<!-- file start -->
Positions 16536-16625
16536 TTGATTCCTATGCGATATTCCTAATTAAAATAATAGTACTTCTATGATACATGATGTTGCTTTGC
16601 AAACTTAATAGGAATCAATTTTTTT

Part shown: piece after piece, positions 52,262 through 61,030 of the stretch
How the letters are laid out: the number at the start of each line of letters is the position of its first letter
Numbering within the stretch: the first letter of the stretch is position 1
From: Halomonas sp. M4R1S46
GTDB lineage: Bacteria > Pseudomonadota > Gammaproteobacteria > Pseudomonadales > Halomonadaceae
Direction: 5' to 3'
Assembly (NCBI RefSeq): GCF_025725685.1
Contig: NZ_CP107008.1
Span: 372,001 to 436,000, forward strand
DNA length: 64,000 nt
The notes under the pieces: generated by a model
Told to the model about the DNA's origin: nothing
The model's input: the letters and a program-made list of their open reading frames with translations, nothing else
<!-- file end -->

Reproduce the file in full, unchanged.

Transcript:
Positions 16536-16625
16536 TTGATTCCTATGCGATATTCCTAATTAAAATAATAGTACTTCTATGATACATGATGTTGCTTTGC
16601 AAACTTAATAGGAATCAATTTTTTT

Part shown: piece after piece, positions 52,262 through 61,030 of the stretch
How the letters are laid out: the number at the start of each line of letters is the position of its first letter
Numbering within the stretch: the first letter of the stretch is position 1
From: Halomonas sp. M4R1S46
GTDB lineage: Bacteria > Pseudomonadota > Gammaproteobacteria > Pseudomonadales > Halomonadaceae
Direction: 5' to 3'
Assembly (NCBI RefSeq): GCF_025725685.1
Contig: NZ_CP107008.1
Span: 372,001 to 436,000, forward strand
DNA length: 64,000 nt
The notes under the pieces: generated by a model
Told to the model about the DNA's origin: nothing
The model's input: the letters and a program-made list of their open reading frames with translations, nothing else